Ugly Labels – An Update

Peter Renton writes;

The US government has been mulling new labels for wine, beer and liquor for several years now. There has been a push to require more comprehensive information, similar to standard nutrition labels on food, on wine and beer labels and it appears this movement is gaining strength. Last week the government released its proposal for public comment.

All the big companies seem to be supporting these new changes. The folks over at Diageo PLC, the owner of such famous brands as Guinness, Smirnoff and Johnnie Walker, have welcomed the move saying it is a “giant and very positive step in the right direction.” Similarly Beam Global Spirits and Wine Inc., owners of many premium alcohol brands including Jim Beam Whiskey and Clos du Bois wines, had positive things to say, “we agree with the spirit of the government’s efforts to provide consumers with more information.”

Some people are concerned about the visual appeal on the labels of these new regulations. I pulled this graphic off Tom Wark’s Fermentation Wine blog. It shows an exaggerated picture of the potential impact of these new changes. He says, “it appears that the future of wine labels may include a hefty dose of Ugly.”

I completely disagree – here is my take on the new regulations. I realize that a beautifully designed wine label can have a huge impact on the success of a wine, and these new regulations should not change that. Most wine is labeled with both a front and a back label, and the front label can remain unchanged. So the visual impact of wine labels will not be impacted, the consumers will never even notice these changes unless they pick the bottle off the shelf and turn it around. And any designer worth their salt should be able to incorporate these new regulations unobtrusively into a small box on the back label.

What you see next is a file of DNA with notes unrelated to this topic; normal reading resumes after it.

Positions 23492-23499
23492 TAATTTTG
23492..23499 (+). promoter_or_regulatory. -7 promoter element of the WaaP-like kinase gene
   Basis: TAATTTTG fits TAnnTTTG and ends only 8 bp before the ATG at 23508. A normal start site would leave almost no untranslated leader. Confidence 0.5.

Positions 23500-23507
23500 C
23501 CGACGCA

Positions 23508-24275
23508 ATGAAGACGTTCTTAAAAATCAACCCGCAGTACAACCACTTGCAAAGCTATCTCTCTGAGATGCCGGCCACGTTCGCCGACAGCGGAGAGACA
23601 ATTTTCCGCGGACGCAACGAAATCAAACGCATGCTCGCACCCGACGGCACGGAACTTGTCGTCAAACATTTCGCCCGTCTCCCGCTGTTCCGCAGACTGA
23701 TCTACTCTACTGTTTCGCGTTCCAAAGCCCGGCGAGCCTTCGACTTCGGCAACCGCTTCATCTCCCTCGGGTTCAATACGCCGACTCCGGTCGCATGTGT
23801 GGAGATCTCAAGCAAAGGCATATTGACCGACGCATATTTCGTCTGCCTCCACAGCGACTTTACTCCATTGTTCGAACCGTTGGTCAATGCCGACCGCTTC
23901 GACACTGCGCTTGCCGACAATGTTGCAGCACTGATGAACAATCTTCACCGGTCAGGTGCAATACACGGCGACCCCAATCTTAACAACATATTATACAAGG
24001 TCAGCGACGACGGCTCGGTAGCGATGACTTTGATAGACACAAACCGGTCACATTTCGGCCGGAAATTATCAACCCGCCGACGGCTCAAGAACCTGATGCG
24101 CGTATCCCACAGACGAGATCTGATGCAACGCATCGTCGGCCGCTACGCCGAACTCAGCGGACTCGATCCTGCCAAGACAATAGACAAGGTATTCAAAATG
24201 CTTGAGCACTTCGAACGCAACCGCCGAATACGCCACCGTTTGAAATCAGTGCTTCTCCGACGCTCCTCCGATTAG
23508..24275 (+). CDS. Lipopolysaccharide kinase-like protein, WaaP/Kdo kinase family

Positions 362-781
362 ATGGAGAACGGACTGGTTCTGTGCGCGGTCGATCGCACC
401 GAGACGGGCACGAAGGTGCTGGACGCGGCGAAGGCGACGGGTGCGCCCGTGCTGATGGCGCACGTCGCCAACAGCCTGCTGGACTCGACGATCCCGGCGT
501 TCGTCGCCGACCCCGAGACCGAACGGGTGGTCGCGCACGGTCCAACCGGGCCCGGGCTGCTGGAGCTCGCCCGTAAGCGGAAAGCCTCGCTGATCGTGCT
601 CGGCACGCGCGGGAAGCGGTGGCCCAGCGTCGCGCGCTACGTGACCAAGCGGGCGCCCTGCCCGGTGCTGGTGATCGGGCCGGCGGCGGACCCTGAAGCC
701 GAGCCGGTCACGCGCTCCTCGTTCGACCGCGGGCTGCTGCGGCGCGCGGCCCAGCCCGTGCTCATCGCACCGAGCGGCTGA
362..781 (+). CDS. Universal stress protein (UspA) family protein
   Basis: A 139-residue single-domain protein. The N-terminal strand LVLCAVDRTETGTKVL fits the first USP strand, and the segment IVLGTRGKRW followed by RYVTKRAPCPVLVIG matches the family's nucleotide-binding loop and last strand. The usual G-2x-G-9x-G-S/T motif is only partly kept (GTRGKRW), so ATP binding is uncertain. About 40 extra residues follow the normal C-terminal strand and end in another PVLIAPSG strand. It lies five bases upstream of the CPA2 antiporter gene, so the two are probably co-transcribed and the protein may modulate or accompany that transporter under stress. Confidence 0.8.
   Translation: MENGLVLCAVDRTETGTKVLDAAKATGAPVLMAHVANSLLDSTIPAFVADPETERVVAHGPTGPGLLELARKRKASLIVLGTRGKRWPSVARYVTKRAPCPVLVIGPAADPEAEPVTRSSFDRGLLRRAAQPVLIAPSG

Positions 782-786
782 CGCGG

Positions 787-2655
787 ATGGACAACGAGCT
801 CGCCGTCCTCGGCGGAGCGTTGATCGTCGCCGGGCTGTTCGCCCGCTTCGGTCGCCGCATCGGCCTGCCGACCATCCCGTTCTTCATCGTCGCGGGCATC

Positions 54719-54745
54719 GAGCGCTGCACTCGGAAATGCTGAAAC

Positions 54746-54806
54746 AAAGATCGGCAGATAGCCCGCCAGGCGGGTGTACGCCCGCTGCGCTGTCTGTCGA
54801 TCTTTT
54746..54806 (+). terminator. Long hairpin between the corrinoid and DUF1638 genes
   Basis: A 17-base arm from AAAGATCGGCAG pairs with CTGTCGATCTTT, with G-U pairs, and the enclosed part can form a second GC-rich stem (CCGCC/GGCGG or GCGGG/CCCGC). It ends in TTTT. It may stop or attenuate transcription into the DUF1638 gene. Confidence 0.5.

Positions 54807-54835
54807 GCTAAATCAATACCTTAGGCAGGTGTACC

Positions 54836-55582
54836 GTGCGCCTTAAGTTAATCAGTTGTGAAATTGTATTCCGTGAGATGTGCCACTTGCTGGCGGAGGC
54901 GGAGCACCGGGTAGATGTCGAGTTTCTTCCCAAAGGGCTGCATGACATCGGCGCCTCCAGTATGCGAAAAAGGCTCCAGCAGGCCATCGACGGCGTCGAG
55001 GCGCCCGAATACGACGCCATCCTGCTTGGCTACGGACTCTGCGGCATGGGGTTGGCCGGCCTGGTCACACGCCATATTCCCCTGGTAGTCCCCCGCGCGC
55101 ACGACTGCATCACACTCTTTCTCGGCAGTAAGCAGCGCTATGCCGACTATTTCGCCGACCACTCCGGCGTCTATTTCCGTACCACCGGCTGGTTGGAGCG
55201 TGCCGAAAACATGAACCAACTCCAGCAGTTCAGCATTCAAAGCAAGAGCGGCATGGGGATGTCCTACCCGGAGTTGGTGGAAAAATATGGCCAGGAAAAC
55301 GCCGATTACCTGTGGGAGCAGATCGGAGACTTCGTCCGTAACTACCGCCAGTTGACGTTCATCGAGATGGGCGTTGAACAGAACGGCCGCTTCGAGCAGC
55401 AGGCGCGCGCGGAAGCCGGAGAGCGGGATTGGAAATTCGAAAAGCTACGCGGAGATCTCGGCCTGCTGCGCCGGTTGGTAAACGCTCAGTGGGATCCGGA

Anyway, these changes won’t be happening any time soon. The government is soliciting public comment until October 29. Then they will consider the changes and after they make the decision companies will have three years to comply with the new standards.

See also: “The Future of Wine Labels“.